Victoria's iconic 112-year-old Empress Hotel will be out of commission this winter.Fairmont Hotels and Resorts announced late Monday that the hotel will close completely for 87 days, starting Jan. 3, to complete a necessary $3-million renovation to its heating system. A release from Fairmont Hotels and Resorts says there'll be "periods of time where the building will be without heat ... or hot water," as the project involves replacing the building's steam heating system with a high-efficiency hot water heating system, along with replacing two 1960's-era steam boilers and hot water tanks.The hotel's automation system, which controls things like heating, lighting and security features, will also be upgraded. The building is expected to reopen on April 1.The hotel's general manager Indu Brar said in a press release that "being able to leverage the slower season and reduced tourism due to COVID-19 travel restrictions gives us the opportunity to complete these necessary upgrades."Union 'disappointed,' as workers laid off yet againPublic Relations director Tracey Drake said employees will be laid off during the three-month closure, and the hotel is extending its recall time period from 12 months to 24 months, so 90 per cent of employees can return. "[These] are always our quietest months of the year, so many of our colleagues do not work during these months anyways," added Drake.She couldn't say how many employees will be out of work, as many remain laid off from when the hotel closed in March due to COVID-19.Stu Shields, a national representative of Unifor, the union representing the hotel workers, said he's upset that around 75 employees who'd returned to work when the hotel reopened will be out of work yet again. The workers are voting on whether to approve the one-year recall extension that would allow them to reclaim their jobs until March 2022. Results will be known next week. "They are understandably disappointed. They were really hoping that business would open up. It's back onto [Employment Insurance] for the vast majority of the workers there," he said, adding the union is skeptical that the hotel has to close entirely to complete its upgrades.A prudent time to renovate, say tourism advocatesPaul Nursey, CEO of Destination Greater Victoria, said it's a "prudent time" for the Empress Hotel to renovate, given the slow season expected."They're making a strategic investment ... and it shows a commitment to improve the guest experience," Nursey said.Anthony Everett, CEO of Tourism Vancouver Island said he's surprised the Empress will be closing completely, but expects tourism numbers to drop significantly in Victoria and across Vancouver Island this winter. "Successful businesses … have been using this time to do those things that they otherwise might not be doing, [such as] improvements," he explained. Nursey said he's sympathetic to those businesses who cannot afford to make improvements for the long-term this winter."There's a lot of anxiety as we're heading into the fall," Everett said, adding that "there are going to be some tough decisions this winter" as many businesses decide whether to keep their doors open.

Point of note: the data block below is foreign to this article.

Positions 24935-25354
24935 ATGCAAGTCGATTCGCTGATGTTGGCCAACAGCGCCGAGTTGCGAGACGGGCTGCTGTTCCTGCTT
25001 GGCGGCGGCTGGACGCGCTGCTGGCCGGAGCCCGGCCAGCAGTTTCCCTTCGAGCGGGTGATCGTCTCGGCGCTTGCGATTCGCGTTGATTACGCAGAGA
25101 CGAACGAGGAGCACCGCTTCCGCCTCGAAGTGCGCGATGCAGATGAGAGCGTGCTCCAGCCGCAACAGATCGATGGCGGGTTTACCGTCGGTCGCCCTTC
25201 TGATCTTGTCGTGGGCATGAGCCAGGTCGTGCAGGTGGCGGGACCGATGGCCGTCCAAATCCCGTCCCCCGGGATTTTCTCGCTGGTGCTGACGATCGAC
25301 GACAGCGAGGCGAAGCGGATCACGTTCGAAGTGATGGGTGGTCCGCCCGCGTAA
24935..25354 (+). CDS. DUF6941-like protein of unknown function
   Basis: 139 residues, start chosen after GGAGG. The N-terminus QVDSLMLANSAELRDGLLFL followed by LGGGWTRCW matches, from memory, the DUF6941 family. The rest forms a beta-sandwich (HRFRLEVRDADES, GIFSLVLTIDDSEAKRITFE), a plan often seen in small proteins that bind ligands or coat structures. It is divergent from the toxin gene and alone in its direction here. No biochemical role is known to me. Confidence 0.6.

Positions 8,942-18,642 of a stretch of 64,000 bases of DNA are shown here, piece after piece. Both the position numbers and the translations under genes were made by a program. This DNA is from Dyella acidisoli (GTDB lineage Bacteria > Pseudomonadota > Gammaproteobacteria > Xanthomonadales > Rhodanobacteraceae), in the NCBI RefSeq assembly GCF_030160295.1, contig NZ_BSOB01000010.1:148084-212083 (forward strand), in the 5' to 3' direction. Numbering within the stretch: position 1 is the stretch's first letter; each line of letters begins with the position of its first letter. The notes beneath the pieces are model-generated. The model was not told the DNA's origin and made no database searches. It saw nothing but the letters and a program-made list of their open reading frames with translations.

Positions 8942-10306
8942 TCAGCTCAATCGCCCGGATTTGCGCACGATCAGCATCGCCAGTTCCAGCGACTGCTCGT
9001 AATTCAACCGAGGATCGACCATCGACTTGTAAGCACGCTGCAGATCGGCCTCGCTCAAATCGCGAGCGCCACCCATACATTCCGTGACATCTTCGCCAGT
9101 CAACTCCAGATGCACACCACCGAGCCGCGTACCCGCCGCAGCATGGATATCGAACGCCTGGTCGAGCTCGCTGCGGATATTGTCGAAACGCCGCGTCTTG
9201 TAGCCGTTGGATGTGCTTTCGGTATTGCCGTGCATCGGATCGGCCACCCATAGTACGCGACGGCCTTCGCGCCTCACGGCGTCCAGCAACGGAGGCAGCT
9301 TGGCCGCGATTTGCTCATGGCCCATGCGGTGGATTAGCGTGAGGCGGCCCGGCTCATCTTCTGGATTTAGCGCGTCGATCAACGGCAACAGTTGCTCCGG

The COVID-19 outbreaks at Foothills Medical Centre, the largest hospital outbreak in terms of sheer numbers to hit Alberta since the start of the pandemic, are taking a devastating toll on heart patients and prompting at least one doctor in southern Alberta to keep less-urgent heart patients closer to home.According to Alberta Health Services, as of Monday afternoon, six of the eight deaths are connected to outbreaks on cardiac wards at the Foothills hospital and 34 of the 42 infected patients have been on impacted cardiac units.All five of the visitors who have tested positive are connected with patients on cardiac wards.As of Monday afternoon a total of 80 patients, staff and visitors had tested positive for COVID-19, and seven units were battling outbreaks, including two cardiac care wards and a cardiac intensive care unit.Because Foothills hospital has one of just three cardiac catheterization labs in Alberta (the other two are in Edmonton) many heart patients from southern and central Alberta often need to be sent there for diagnostic procedures and specialized treatment.For years, doctors in both Lethbridge and Red Deer have been calling for their own cardiac catheterization labs so they don't have to send patients to Calgary or Edmonton for potentially life-saving treatment.'Conservative approach'And doctors outside of Calgary are now weighing the risks of sending patients who are not in urgent need of care.Lethbridge cardiologist Dr. Sheila Klassen said a seriously ill patient she helped care for had be sent to Foothills hospital, just before the outbreak was discovered."That transfer was medically necessary.," she said. "He required advanced care in Calgary but unfortunately he ended up in the middle of the Foothills outbreak. Sadly that was something that we didn't want to see."According to Klassen, the man ended up on one of the cardiac wards with an outbreak. He tested positive for COVID-19 and later died of cardiac arrest."I don't know whether the cardiac arrest was due to COVID-19 or due to his underlying cardiac disease in absence of COVID-19," she said. "But I am concerned he was a very vulnerable patient in terms of COVID-19 infection. So I"m concerned that COVID-19 may have caused the cardiac arrest."It's an ongoing worry for doctors and patients in southern Alberta as the pandemic drags on.There are are only 47 confirmed cases in all of the south zone, while staff inside the walls of Foothills hospital are battling an outbreak that is nearly double that number."Throughout the course of COVID-19 over the last few months and certainly during the recent outbreak … there are many patients who are reluctant to travel up to Calgary because of fear of infection and them knowing that they are in a more vulnerable… population in terms of consequences from COVID-19," Klassen said.When cases aren't urgent, Klassen is finding ways to keep her patients close to home."I lean toward a more conservative approach in terms of medical management and local testing just to avoid inter-hospital transfers recently because of COVID-19," she said.But there are bigger implications to the Foothills hospital outbreaks, according to Klassen.The outbreaks have underscored the need for services, including cardiac catheterization labs, in Lethbridge and Red Deer. "The fact that we're deferring these procedures because of location and distance from a [catheterization] lab and because of COVID-19 cases that differ between locations, I think it speaks to again the inequity in access to care for Albertans living in certain areas of the province versus others."John Church, a health policy expert in the department of political science at the University of Alberta, said the disparity between the healthcare services available in urban and rural Alberta is an ongoing issue and a problem that is very expensive to fix."The stress that the system is currently under [due to the pandemic] is highlighting some of these flaws in our system," said Church."There is a problem in the province with the distribution of healthcare resources, in particular the south of the province … and the Calgary zone in particular gets way more resources than other parts of the province."Church said it's a budgetary issue for AHS which decided long ago that certain expensive services — including cardiac catheterization — would be centralized."And it's not an ideal situation from the point of view of the patient at all."